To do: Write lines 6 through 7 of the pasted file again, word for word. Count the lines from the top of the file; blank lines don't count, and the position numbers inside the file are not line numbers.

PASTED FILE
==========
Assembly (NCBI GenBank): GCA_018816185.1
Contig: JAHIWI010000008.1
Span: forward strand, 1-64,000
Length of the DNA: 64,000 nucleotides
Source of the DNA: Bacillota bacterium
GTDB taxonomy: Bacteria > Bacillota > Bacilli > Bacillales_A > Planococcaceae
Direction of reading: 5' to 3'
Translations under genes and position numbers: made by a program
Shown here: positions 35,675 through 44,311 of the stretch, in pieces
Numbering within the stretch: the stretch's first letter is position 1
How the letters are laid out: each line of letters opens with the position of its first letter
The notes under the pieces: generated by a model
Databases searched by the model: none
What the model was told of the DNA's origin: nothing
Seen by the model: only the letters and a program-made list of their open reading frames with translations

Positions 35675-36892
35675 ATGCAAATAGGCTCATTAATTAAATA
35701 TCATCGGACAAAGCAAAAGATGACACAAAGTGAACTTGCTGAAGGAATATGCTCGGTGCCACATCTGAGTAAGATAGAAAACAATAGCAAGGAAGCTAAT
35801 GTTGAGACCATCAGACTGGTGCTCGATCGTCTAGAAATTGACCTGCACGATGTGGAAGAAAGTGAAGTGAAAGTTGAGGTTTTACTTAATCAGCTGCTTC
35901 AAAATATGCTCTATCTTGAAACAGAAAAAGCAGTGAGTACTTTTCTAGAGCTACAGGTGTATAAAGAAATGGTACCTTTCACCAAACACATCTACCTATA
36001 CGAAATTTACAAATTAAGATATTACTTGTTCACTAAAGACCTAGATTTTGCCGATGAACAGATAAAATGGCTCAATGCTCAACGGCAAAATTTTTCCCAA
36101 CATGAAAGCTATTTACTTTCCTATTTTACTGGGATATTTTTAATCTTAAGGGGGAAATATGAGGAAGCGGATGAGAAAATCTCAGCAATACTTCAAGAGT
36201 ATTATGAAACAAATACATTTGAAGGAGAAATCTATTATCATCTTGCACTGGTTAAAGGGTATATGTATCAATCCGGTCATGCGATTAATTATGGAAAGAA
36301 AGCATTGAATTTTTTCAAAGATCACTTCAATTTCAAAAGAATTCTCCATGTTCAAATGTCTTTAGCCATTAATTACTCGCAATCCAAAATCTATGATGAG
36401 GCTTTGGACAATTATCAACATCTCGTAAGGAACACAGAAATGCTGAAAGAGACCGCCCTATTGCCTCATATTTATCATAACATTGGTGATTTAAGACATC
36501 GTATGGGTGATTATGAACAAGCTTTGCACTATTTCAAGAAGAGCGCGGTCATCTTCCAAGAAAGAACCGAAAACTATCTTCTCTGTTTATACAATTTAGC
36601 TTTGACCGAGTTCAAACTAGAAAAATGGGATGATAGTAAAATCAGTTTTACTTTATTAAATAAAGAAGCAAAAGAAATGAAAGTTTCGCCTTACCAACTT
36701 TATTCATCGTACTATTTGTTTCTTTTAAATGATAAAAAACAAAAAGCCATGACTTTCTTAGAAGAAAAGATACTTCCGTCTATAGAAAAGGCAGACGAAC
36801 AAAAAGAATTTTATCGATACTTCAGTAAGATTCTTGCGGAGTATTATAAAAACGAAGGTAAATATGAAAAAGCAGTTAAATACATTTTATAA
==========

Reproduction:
GTDB taxonomy: Bacteria > Bacillota > Bacilli > Bacillales_A > Planococcaceae
Direction of reading: 5' to 3'